EDITORIAL: Shelter a good compromise

City of Nanaimo and the First Unitarian Fellowship reach an agreement on a 24-bed expanded extreme weather shelter.

By now, most people have turned on the heat in their homes as chilly autumn nights and wet weather has arrived.

If you’re homeless, simply flicking a switch isn’t an option. Simple survival for people without a permanent residence becomes much more complicated as nights become cold and wet.

Fortunately, the City of Nanaimo and the First Unitarian Fellowship were able to reach an agreement that will see the fellowship provide a 24-bed expanded extreme weather shelter.

Normally, an extreme shelter opens only when the temperature hits freezing, or if it hits 2 C and is raining.

With money provided by the Vancouver Island Health Authority and allocated by the regional district, an additional $40,000 was provided to the fellowship to operate the shelter when overnight low temperatures drop to 5 C or lower.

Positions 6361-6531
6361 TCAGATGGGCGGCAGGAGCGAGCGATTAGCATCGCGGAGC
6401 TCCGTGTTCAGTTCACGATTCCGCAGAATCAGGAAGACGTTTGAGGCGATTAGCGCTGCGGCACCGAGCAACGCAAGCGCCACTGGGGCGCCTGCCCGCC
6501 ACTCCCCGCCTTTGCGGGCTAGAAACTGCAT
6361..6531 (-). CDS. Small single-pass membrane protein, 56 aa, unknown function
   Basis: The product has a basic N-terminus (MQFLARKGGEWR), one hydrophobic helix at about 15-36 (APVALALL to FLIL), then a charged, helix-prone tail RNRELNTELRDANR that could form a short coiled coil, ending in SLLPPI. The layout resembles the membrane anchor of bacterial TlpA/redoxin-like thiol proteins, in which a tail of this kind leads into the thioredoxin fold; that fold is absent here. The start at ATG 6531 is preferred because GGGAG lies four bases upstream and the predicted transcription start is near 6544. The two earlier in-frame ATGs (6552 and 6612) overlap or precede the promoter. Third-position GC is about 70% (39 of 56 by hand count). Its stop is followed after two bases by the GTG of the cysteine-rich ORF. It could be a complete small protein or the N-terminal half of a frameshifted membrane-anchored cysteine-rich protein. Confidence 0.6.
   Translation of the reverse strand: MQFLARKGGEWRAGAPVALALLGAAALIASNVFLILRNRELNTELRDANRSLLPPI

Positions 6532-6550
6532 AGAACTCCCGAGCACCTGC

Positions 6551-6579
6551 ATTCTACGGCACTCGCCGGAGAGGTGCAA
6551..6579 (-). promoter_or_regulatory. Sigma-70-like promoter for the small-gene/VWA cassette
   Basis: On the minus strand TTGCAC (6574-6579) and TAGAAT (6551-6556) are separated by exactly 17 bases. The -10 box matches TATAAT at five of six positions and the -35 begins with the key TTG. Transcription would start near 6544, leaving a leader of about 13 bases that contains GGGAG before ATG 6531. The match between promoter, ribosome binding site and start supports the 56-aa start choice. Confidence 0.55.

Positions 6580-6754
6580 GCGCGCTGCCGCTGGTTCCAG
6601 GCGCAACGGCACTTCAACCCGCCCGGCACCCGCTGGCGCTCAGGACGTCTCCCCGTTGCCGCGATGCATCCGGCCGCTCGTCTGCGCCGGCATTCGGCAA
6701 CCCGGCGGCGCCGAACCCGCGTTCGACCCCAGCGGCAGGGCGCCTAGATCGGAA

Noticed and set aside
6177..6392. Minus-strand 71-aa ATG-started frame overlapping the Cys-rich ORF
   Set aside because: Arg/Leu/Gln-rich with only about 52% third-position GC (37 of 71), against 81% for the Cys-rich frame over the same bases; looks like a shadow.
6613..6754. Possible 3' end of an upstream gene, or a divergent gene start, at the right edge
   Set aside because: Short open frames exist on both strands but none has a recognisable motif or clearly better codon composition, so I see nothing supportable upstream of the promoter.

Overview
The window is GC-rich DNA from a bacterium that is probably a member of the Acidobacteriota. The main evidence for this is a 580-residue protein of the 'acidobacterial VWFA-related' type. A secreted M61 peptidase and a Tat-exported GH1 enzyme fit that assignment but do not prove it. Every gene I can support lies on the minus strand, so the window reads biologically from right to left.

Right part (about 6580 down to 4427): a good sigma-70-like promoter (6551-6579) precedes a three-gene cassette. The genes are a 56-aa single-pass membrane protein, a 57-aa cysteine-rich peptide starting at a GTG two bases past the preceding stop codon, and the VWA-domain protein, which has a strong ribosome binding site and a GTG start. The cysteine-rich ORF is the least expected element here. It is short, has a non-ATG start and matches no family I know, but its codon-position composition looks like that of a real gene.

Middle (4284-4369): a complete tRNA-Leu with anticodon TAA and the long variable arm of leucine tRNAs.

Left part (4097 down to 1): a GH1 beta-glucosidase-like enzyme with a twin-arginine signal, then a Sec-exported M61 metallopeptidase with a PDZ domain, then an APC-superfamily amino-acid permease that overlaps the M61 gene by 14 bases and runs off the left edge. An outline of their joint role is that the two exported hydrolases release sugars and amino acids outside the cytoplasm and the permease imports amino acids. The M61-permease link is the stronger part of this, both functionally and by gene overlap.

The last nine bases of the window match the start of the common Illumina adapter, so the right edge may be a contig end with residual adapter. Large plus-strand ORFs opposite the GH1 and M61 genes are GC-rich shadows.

Last year, the fellowship operated the shelter on a permanent basis from November to March, but quickly found the task overwhelming. It stated it wasn’t able to operate a permanent shelter this winter.

Since no organizations answered a request for proposals by the city to operate a full-time shelter this winter, a compromise had to be reached with the fellowship, and by all accounts it is a decent compromise, one that might save a life or two.

But a compromise doesn’t address the long-term need for a permanent cold weather shelter in Nanaimo, a place where those without a roof over their head know they can go consistently in the winter months to seek shelter from a storm or extended cold snap.

What’s more, a permanent shelter could provide an opportunity to offer other services – free breakfasts, emergency dental care and basic cooking and nutritional skills, among others – to those in our society who could greatly benefit from a hand up.

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